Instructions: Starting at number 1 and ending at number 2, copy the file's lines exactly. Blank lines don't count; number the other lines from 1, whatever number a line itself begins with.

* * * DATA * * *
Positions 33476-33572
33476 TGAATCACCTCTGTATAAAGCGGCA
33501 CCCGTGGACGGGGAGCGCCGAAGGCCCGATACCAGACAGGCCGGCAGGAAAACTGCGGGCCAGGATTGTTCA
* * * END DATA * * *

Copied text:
Positions 33476-33572
33476 TGAATCACCTCTGTATAAAGCGGCA